14. The device of claim 13, wherein said fluid distributor comprises a passageway cut into said base portion of said heat sink.
15. A device, comprising:
a heat sink having a base portion, a side wall portion connected to said base portion, and a pair of adjacent fins attached to an exterior surface of said side wall portion;
a synthetic jet actuator integrated with said heat sink and adapted to generate a fluid flow; and
a synthetic jet distribution device comprising passageways formed in said side wall portion which are adapted to direct the fluid flow generated from said synthetic jet actuator into the space between the adjacent fins.
16. The device of claim 15, wherein said fluid flow is emitted from said passageways such that said fluid flows between adjacent fins and away from said heat sink side wall portion.
17. The device of claim 16, wherein said fluid flow comprises a synthetic jet stream, and wherein said synthetic jet stream entrains an ambient fluid to flow between said adjacent fins.
18. The device of claim 15, wherein said base portion is essentially perpendicular to said sidewall portion.
19. The device of claim 18, wherein said pair of adjacent fins are essentially perpendicular to said sidewall portion.
20. The device of claim 15, wherein said heat sink comprises first and second sidewall portions, wherein said first sidewall portion has a first set of fins disposed thereon, and wherein said second sidewall portion has a second set of fins disposed thereon.
21. The device of claim 15, wherein said jet distribution device comprises a tubular plenum having a plurality of orifices, and wherein said plenum is configured such that each of said plurality of orifices is disposed at said area between adjacent fins.
22. The device of claim 15, wherein said fluid flow comprises a synthetic jet stream, and wherein said synthetic jet stream entrains an ambient fluid to flow between said adjacent fins.
23. A device, comprising:
a heat sink having a plurality of channels;
a synthetic jet actuator integrated with said heat sink, said synthetic jet actuator being adapted to generate a fluid flow; and
a synthetic jet distribution device associated with said synthetic jet actuator, said synthetic jet distribution device being adapted to emit a plurality of synthetic jets, wherein each of said plurality of synthetic jets is directed into one of said plurality of channels.
24. A device, comprising:
a housing;
a synthetic jet actuator disposed within said housing; and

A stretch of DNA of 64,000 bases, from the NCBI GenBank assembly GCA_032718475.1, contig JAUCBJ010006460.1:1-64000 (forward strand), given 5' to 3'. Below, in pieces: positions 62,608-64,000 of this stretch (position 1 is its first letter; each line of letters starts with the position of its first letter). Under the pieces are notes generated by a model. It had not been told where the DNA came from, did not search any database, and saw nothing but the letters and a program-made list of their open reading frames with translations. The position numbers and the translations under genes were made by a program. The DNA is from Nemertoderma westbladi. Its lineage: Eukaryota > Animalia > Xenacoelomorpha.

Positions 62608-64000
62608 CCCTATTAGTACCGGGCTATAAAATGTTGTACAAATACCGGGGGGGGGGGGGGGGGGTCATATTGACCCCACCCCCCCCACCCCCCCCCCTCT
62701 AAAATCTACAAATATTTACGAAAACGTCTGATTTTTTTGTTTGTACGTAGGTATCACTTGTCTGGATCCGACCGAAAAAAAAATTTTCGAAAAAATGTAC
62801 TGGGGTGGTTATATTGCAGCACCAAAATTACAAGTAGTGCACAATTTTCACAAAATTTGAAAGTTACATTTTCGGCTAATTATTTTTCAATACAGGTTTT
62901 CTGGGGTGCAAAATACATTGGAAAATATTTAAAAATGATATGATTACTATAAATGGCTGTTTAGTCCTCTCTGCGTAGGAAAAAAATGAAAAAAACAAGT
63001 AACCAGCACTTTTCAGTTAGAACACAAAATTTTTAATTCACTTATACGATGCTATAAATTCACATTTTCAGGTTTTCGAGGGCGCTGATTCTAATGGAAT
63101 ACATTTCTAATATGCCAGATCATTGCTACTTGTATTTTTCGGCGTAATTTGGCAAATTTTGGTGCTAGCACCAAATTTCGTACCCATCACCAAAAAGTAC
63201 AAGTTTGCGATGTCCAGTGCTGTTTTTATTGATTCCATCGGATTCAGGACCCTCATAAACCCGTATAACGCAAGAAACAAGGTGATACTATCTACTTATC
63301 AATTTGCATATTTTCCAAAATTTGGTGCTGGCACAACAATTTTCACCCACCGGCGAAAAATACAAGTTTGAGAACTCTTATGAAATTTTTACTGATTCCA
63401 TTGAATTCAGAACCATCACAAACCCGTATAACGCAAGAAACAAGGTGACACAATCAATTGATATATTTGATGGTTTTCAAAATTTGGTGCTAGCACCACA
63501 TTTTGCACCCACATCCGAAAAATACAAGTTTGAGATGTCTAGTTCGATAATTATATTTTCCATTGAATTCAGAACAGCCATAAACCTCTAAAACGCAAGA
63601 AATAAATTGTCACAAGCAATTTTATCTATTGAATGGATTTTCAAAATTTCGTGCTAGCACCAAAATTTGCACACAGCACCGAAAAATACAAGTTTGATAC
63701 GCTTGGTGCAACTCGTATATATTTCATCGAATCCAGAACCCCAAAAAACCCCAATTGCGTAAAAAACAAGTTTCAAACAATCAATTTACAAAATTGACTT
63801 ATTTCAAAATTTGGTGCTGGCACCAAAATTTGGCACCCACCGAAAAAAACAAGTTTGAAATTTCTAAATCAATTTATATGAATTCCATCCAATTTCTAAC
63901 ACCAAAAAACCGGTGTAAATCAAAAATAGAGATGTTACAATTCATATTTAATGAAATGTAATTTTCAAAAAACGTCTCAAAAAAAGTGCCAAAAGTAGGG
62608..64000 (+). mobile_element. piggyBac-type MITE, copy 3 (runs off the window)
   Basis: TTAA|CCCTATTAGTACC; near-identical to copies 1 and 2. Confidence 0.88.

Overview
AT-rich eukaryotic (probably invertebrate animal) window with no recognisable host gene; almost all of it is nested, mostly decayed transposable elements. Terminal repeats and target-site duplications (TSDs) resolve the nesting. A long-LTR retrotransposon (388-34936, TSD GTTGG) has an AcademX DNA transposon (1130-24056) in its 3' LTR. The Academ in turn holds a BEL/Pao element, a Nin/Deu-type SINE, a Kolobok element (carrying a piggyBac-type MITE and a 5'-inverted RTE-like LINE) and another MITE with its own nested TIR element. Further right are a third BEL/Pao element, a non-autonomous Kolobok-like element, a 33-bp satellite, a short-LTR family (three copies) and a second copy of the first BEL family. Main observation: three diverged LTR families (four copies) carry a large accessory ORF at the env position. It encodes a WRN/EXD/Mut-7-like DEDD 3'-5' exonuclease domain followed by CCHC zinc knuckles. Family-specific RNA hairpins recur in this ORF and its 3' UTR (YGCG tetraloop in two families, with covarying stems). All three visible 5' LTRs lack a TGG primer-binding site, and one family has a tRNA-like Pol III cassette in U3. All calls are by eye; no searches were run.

a plurality of fins disposed on the exterior of said housing;
wherein said housing is equipped with a plurality of channels, wherein each of said plurality of channels is in fluidic communication with said synthetic jet actuator and with the exterior of said housing, and wherein each of said plurality of channels is adapted to direct a synthetic jet along a surface of at least one of said plurality of fins.
25. The device of claim 24, wherein each of said plurality of channels is adapted to direct a synthetic jet along a surface of at least two of said plurality of fins.
26. The device of claim 24, wherein said housing has walls, and wherein said plurality of channels are disposed within said walls of said housing.
27. The device of claim 26, wherein said housing has first and second opposing walls, wherein said first wall has a first set of fins disposed on an exterior surface thereof, and wherein said second wall has a second set of fins disposed on an exterior surface thereof.
28. The device of claim 27, wherein said first set of fins extends perpendicularly from a first major surface of said first wall, and wherein said second set of fins extends perpendicularly from a second major surface of said second wall.
29. The device of claim 24, wherein said plurality of fins includes first and second adjacent fins, and wherein said plurality of channels are adapted to direct a plurality of synthetic jets between said first and second fins.
30. The device of claim 24, wherein each of said plurality of fins has first and second major surfaces, and wherein said plurality of channels are adapted to direct a plurality of synthetic jets along the first and second major surfaces of each of said plurality of fins.
31. The device of claim 24, wherein said synthetic jet actuator further comprises:
a magnet;
a current carrying coil; and
a diaphragm.
Description
CLAIM TO PRIORITY

The present application claims the benefit of the filing date of U.S. Provisional Patent Application Ser. No. 60/607,187 filed on Sep. 3, 2004, which is hereby incorporated by reference herein.

BACKGROUND

1. Technical Field